Here’s what the Butterfield Pond trail looked like in mid-September.
And here’s what it looked like a week or so ago, on the coldest day I can recall this winter — the high was 16F, the low was 2F, and the wind was brisk, even gusty, so the temperature with wind chill was well below 0F. I wore my usual gloves but my hands were never warm for the whole 1-1/2 hours we walked, covering two miles.
Our progress was slowed by me, taking photos, and by me again, taking the long way around slick steep trails, preferring my chances in slightly crunchier snow and lots of tree trunks to hang onto. We wore stabilicers (attachments for the bottom of our boots with metal spikes in them; this is the kind I have … my next pair will be the Hike version) but there were spots of pure ice where they just didn’t give enough traction on a downhill slope. Here’s my spouse reattaching one of his after it came off:
The bridge from the parking lot to the trail was icy (photo taken looking back at the parking lot):
The brook was icy, too, but also had some open — and at times, rushing — water:
And the pond – yes, also icy (spouse is actually walking on the pond here):
People keep canoes and fishing boats stashed all along the pond, because the walk-in is about 1/2 a mile:
The trail was more icy than snowy, but there was still plenty of snow in the woods:
This was the steepest, iciest section, but it’s hard to see in a photo:
This trail has many trees growing over rocks and boulders:
There was quite a lot of bright green moss showing through the ice and snow:
And some black lichen (maybe rock tripe lichen?) on this boulder:
I saw lots of wintergreen plants (Gaultheria procumbens), some with cheerful red berries still attached (and lycopodium, or club moss, also in view):
We came upon this scat, which looked a lot like Cheetoes but we weren’t fooled; turns out (per Mary Holland) that it’s ruffed grouse scat, a long pellet with a uric acid whitewash:
This bird’s nest lying on the snow was a sweet little find:
And this gorgeous rock:
I was pretty happy to get back to the car:
Well, no blooms here yet. In fact, yesterday, just when we were seeing snow melt and some bare ground, another 14-18″ of snow fell (measurements varied around the yard). But the day before this nor’easter, I spotted some daffodils poking their heads tentatively above the ground. I can’t imagine what they are thinking now.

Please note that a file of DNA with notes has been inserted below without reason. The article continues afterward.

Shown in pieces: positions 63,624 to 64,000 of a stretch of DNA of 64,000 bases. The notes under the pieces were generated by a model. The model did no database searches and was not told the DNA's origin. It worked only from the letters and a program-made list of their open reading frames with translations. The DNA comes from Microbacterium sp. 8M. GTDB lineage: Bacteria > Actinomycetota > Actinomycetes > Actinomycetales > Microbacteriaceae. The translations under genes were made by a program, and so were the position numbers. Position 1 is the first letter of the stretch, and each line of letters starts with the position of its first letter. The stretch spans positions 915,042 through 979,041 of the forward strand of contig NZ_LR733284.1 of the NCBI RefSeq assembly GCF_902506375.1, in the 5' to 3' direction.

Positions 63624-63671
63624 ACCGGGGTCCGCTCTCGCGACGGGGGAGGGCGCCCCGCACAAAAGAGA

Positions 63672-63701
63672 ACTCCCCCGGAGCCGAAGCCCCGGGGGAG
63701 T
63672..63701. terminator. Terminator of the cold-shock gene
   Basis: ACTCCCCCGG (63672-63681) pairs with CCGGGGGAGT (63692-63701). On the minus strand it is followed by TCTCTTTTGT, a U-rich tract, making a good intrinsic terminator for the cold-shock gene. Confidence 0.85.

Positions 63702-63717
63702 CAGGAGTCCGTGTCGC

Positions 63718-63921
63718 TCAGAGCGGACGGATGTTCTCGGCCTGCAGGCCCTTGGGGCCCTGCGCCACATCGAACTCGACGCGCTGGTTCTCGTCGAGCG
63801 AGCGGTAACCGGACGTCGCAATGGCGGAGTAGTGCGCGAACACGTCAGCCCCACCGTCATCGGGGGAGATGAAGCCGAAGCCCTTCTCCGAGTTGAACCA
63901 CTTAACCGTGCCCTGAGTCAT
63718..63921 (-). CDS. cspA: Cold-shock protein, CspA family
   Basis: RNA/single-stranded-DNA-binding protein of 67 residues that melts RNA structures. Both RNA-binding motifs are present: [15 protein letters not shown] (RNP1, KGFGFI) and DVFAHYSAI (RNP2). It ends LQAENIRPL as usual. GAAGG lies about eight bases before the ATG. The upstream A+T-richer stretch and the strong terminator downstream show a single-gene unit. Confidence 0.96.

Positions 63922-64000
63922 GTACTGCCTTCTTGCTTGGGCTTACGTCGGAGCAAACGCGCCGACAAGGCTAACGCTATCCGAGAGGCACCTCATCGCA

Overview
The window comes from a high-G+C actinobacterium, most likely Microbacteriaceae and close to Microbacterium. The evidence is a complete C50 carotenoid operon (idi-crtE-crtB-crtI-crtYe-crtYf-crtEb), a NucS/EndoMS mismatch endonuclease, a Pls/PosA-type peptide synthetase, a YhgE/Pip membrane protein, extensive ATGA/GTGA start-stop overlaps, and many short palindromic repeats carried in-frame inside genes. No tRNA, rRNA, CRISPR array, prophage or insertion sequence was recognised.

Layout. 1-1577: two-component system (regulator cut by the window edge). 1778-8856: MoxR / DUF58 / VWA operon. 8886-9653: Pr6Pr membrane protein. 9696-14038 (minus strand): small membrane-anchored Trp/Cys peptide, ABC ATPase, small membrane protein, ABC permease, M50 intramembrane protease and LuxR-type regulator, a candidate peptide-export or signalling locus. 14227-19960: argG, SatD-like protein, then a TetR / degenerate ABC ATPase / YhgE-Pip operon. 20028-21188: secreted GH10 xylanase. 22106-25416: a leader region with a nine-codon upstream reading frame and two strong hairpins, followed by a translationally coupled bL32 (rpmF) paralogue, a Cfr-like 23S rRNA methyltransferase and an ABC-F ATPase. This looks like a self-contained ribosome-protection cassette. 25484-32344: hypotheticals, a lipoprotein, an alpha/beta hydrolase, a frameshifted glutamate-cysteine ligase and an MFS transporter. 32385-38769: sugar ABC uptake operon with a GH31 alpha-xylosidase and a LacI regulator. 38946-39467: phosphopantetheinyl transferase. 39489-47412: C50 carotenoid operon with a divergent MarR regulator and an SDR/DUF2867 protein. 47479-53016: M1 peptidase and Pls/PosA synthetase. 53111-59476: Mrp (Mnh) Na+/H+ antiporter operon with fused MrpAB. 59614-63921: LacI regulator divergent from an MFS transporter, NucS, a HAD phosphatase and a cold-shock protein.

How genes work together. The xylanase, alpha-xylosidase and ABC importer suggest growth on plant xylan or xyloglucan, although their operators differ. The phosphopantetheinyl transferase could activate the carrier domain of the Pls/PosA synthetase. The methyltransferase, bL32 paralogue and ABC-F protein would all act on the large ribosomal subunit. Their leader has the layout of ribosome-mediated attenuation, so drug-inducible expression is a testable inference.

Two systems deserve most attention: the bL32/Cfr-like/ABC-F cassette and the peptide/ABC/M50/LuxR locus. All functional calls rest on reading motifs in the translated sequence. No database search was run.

The only other flower action in the garden now is the budding of the Pieris japonica (Andromeda) shrubs, which, in bud and leaf, is quite stunning against the snow.
Garden Bloggers’ Bloom Day is hosted by May Dreams Gardens.
See some real blooms at danger garden in Portland OR; A Guide to Northeastern Gardening in Long Island NY (hellebore!); The Nature of Things – zone 9a; rusty duck in SW England (more hellebore, plus muscari, camellias, pieris in bloom, more) …
Tonight, most of us in the U.S. will set our clocks one hour ahead (or they will be automagically set ahead to match the time of an atomic clock operated by National Institute of Standards and Technology in Boulder, CO).
Daylight saving time (DST) in the U.S. — by which clocks are advanced one hour in the spring and moved back one hour in fall when we return to standard time — was formally written into U.S. law in 1918 (only 25 years after the U.S. was divided into time zones), after countries in Europe instituted it during World War I as an energy savings measure, though even before that, Benjamin Franklin’s 1784 essay “An Economical Project for Diminishing the Cost of Light” (in the The Journal of Paris) suggests, “although jokingly, that Parisians could economize candle usage by getting people out of bed earlier in the morning, making use of the natural morning light instead.” Others, including New Zealand George Vernon Hudson in 1895 and British builder William Willett in 1905, also suggested changes to time in spring and fall, and it was Willett’s scheme that eventually led to DST in the UK, adopted in May 1916.
Although proponents could briefly claim “Victory!” when DST became U.S. law in 1918 under President Woodrow Wilson, only seven months later the federal law was repealed. However, cities including Pittsburgh, Boston, and New York continued to use it (was this not confusing?) until President Franklin D. Roosevelt reinstituted it in 1942.